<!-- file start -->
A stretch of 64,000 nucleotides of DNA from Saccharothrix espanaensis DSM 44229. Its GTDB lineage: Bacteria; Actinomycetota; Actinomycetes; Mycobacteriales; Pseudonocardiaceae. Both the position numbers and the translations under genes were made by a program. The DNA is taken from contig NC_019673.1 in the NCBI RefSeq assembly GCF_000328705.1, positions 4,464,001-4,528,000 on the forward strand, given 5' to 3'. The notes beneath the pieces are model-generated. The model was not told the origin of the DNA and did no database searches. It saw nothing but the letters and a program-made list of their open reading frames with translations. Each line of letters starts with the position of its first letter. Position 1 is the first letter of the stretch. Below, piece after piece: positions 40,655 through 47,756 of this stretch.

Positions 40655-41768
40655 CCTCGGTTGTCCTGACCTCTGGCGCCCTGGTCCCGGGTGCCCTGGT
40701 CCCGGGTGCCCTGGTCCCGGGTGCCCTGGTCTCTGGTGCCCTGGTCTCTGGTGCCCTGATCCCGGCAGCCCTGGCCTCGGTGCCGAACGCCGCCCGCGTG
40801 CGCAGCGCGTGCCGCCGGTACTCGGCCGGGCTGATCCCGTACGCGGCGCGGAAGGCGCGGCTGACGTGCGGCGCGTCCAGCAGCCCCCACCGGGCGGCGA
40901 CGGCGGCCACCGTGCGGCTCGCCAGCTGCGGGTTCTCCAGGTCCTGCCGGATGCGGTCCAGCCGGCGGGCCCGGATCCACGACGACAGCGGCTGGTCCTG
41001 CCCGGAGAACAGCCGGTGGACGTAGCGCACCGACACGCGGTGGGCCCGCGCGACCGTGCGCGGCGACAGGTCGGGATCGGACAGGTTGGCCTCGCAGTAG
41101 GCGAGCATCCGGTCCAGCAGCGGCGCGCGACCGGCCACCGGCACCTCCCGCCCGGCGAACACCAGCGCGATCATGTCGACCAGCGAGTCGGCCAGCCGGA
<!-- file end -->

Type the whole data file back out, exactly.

A stretch of 64,000 nucleotides of DNA from Saccharothrix espanaensis DSM 44229. Its GTDB lineage: Bacteria; Actinomycetota; Actinomycetes; Mycobacteriales; Pseudonocardiaceae. Both the position numbers and the translations under genes were made by a program. The DNA is taken from contig NC_019673.1 in the NCBI RefSeq assembly GCF_000328705.1, positions 4,464,001-4,528,000 on the forward strand, given 5' to 3'. The notes beneath the pieces are model-generated. The model was not told the origin of the DNA and did no database searches. It saw nothing but the letters and a program-made list of their open reading frames with translations. Each line of letters starts with the position of its first letter. Position 1 is the first letter of the stretch. Below, piece after piece: positions 40,655 through 47,756 of this stretch.

Positions 40655-41768
40655 CCTCGGTTGTCCTGACCTCTGGCGCCCTGGTCCCGGGTGCCCTGGT
40701 CCCGGGTGCCCTGGTCCCGGGTGCCCTGGTCTCTGGTGCCCTGGTCTCTGGTGCCCTGATCCCGGCAGCCCTGGCCTCGGTGCCGAACGCCGCCCGCGTG
40801 CGCAGCGCGTGCCGCCGGTACTCGGCCGGGCTGATCCCGTACGCGGCGCGGAAGGCGCGGCTGACGTGCGGCGCGTCCAGCAGCCCCCACCGGGCGGCGA
40901 CGGCGGCCACCGTGCGGCTCGCCAGCTGCGGGTTCTCCAGGTCCTGCCGGATGCGGTCCAGCCGGCGGGCCCGGATCCACGACGACAGCGGCTGGTCCTG
41001 CCCGGAGAACAGCCGGTGGACGTAGCGCACCGACACGCGGTGGGCCCGCGCGACCGTGCGCGGCGACAGGTCGGGATCGGACAGGTTGGCCTCGCAGTAG
41101 GCGAGCATCCGGTCCAGCAGCGGCGCGCGACCGGCCACCGGCACCTCCCGCCCGGCGAACACCAGCGCGATCATGTCGACCAGCGAGTCGGCCAGCCGGA